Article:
In other words, standard deviation describes how much individual data points deviate from the mean, while standard error describes how much sample means deviate from the true population mean.

## Why standard error is important

Standard error is important because it helps us understand the reliability of our sample means. By calculating the standard error, we can estimate the range within which the true population mean likely falls. This range is known as the confidence interval.

A small standard error indicates that the sample means are tightly clustered around the true population mean, which means we can have high confidence that our sample is representative of the population. Conversely, a large standard error indicates that the sample means are more spread out, which means we have less confidence in our sample.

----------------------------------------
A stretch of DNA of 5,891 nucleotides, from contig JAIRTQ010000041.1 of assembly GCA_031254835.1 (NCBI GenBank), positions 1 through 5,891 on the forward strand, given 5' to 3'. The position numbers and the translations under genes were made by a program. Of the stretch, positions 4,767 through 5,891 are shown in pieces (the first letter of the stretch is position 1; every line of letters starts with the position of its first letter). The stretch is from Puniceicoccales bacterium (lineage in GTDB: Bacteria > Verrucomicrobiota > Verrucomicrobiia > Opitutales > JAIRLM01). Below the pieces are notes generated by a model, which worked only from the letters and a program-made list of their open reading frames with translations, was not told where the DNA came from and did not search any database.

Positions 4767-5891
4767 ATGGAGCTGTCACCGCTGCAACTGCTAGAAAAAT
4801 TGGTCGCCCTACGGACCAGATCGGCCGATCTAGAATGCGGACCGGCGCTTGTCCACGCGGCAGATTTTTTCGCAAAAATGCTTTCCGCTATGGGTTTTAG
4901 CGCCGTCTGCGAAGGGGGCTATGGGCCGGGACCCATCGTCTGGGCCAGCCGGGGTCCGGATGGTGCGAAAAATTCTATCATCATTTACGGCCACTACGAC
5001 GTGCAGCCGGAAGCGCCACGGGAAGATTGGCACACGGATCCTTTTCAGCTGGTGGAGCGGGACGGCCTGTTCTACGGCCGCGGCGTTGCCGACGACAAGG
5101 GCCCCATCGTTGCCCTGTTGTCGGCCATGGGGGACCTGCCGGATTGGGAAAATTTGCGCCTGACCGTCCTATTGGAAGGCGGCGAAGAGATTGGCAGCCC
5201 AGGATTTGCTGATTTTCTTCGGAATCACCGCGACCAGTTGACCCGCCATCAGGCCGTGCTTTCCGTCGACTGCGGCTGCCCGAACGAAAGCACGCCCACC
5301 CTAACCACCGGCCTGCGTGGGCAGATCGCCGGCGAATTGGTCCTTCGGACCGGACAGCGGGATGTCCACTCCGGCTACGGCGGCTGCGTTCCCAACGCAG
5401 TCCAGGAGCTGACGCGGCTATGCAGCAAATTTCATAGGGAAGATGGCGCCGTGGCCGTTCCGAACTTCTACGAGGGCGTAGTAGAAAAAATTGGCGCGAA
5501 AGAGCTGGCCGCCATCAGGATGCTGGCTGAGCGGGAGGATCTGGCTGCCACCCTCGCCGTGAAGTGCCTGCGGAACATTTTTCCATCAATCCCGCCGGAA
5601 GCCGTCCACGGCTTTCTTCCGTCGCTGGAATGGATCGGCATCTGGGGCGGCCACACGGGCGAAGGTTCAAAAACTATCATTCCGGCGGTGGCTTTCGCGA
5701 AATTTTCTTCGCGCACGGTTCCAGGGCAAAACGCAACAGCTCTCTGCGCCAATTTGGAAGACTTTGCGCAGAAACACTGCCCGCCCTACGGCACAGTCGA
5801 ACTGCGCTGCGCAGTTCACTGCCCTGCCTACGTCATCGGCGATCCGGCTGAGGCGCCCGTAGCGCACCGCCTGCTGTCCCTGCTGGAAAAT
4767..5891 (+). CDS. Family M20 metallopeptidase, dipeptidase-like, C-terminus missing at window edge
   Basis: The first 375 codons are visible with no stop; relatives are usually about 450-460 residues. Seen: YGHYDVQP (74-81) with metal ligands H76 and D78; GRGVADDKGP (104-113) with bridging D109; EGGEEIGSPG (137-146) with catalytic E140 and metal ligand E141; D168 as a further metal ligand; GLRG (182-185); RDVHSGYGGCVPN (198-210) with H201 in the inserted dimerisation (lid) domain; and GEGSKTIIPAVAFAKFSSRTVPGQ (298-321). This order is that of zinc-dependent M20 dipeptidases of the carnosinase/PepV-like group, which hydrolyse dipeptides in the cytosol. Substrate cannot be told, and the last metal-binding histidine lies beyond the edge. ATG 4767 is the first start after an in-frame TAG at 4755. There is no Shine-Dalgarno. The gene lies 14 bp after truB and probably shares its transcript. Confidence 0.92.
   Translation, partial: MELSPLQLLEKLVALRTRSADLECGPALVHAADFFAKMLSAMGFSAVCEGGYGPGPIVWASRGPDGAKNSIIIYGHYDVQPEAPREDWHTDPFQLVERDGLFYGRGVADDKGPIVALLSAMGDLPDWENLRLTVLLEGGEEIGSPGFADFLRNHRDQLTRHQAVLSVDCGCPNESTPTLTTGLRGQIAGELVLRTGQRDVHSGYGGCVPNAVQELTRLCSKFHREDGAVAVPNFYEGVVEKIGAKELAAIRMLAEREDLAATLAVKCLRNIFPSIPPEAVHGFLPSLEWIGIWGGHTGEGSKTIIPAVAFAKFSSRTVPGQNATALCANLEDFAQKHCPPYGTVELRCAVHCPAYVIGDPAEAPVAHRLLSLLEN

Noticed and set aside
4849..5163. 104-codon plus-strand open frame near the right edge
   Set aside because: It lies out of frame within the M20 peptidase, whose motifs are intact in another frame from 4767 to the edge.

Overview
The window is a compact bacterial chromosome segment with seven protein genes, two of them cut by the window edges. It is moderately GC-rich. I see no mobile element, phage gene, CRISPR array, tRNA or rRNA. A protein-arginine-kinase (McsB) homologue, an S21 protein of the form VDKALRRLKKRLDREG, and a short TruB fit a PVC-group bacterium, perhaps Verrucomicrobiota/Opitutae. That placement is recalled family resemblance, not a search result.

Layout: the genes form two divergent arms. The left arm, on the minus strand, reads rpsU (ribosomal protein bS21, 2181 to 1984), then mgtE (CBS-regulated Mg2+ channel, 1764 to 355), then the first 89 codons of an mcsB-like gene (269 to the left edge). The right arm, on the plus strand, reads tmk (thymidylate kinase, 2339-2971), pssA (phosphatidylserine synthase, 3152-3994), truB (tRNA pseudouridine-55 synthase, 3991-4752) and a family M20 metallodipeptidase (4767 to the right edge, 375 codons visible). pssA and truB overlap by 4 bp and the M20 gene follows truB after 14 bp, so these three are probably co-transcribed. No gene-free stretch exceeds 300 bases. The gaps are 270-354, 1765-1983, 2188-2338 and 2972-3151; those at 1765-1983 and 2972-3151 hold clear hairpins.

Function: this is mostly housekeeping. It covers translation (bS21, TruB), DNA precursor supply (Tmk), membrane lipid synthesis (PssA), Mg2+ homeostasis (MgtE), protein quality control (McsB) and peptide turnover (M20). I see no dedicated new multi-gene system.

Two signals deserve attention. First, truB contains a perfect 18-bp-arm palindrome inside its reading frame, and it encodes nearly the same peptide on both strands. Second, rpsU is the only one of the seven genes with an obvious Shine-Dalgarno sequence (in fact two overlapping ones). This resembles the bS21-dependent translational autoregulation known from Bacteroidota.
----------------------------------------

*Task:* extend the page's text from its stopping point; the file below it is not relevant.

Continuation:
## When to use standard error

Standard error is typically used when we want to estimate the mean of a population using a sample. By calculating the standard error, we can determine the likely range of the true population mean, which helps us to understand how confident we can be in our estimate.

Standard error is also used when conducting hypothesis tests. In these tests, we compare the mean of a sample to the mean of a population to determine if there is a significant difference between the two. By calculating the standard error, we can determine the likelihood that the difference we observe is due to chance or if it is statistically significant.

## Standard error example

Let’s say we want to estimate the average height of students in a school using a sample of 50 students. We measure the height of each student in the sample and find that the standard deviation of the heights is 3 inches. We can calculate the standard error using the formula:

SE = 3 / sqrt(50) = 0.42 inches